• Jerkass: You will hate the Faltyns.
  • Master of Illusion: Blue Moon.
  • Nintendo Hard: These gamebooks are hard. They become really hard when you don't have a Sage.
  • Obvious Rule Patch: In the remake of the first book, Sages can now Levitate away if they Exorcise the spirit of The Man Behind the Man instead of being trapped forever. But only the Sage, Immediate Deliverance, aka Teleport, can't go far enough.
  • One-Hit Kill: If you can get the Charm Person spell; Servile Enthralment; to work; unless you command that character to attack it's friends, it will not attack you anymore and you can kill it at your leisure. Latter book "boss" enemies are explicitly immune.
    • One should note; the fight against three avatars of evil gods summoned by Susurrien is possible when you consider two of them are not immune; but it would take rolls higher than 9 or 10 to succeed.
  • Only Mostly Dead: There are very few one-use items that can being someone back from the dead; if their body isn't destroyed; and they're all gotten (and can be missed) in the first 2 books. One can also reverse a ritual to turn a party member into a zombie in the second book; resulting in a resurrection, this makes that party member stronger because they "no longer fear death."
  • Orphean Rescue: In the 4th book; you have to go to Sheol to get the Blood Sword back. The only person who can send you there in a way that allows you to return wants you to bring back a loved one of his.
  • Our Giants Are Bigger: There's at least one opponent of this type in every book: Skrymir in Book 1, Thanatos in 2, the female cyclops in 3, Typhon and Garm in 4, Snorrid in 5.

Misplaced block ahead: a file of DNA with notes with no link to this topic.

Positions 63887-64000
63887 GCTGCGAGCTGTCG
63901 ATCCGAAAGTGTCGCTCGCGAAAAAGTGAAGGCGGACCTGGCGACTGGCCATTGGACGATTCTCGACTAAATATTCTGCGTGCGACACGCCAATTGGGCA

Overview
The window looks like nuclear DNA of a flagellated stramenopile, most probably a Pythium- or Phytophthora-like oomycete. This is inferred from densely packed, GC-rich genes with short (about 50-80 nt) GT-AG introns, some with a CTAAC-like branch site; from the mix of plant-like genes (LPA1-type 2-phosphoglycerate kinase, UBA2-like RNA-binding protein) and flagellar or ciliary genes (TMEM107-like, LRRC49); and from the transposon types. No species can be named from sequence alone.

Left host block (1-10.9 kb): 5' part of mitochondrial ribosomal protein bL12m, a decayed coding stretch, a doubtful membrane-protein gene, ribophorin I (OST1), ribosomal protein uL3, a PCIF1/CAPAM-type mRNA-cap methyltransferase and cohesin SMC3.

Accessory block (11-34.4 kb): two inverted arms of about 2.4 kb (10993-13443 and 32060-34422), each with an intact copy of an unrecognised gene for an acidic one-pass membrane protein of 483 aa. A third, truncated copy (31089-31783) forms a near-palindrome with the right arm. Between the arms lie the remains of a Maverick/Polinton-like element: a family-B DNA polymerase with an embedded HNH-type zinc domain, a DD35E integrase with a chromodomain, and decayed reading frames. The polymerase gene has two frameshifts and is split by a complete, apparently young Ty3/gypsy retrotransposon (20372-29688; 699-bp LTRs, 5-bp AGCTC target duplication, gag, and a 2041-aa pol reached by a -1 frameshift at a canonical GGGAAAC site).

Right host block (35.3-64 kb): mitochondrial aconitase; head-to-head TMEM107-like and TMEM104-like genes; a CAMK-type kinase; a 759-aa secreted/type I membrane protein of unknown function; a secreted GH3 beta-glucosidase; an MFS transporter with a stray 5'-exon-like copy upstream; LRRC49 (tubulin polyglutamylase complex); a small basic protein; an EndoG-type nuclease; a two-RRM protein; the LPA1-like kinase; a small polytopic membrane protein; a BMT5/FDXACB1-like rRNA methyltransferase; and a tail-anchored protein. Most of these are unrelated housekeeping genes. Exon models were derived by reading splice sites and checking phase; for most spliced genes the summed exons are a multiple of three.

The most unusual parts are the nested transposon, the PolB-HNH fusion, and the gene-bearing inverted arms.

• Plaguemaster: Plague Star. Also Nasu, on a smaller scale...
  • Recurring Boss: Icon will make your life hell in both Books 1 and 3. And even Book 4, while he's at it.
  • Revenge Before Reason: Icon lives and breathes this trope...
  • Shock and Awe: The Enchanter's most powerful spells, Sheet Lightning and Nemesis Bolt, are all electricity-based.
  • Shout-Out: In the first book; you encounter a group of Barbarians who comment that the Battlepits aren't as hard as Deathtrap..., he doesn't finish; but it's likely Deathtrap Dungeon.
  • Squishy Wizard: The Enchanter.
  • Staying Alive: Icon just won't die. He'll animate his body/turn to mist if you "kill" him; then regenerate. Not even directly getting thrown into the Gate Of Death killed him. It's implied that his final defeat he lets you kill him permanently since he thought it was poetic.
  • Thanatos Gambit: One of the possible endings of the series. Remember, the final judgement is minutes away so if the last of the True Magi currently exists only as an illusion in your mind, dying before he can become physical can win you the game.
  • The Undead: Blood Sword is particularly effective against them... and the True Magi are among their number!
  • Updated Re-release: The Fabled Lands Publishing reprint has a few corrections made. One of the reasons the 5th book is taking longer is that it will have the most updates, according to Word of God.
  • Worthy Opponent: Icon seems to consider you this after you defeat him for the final time in Book 4.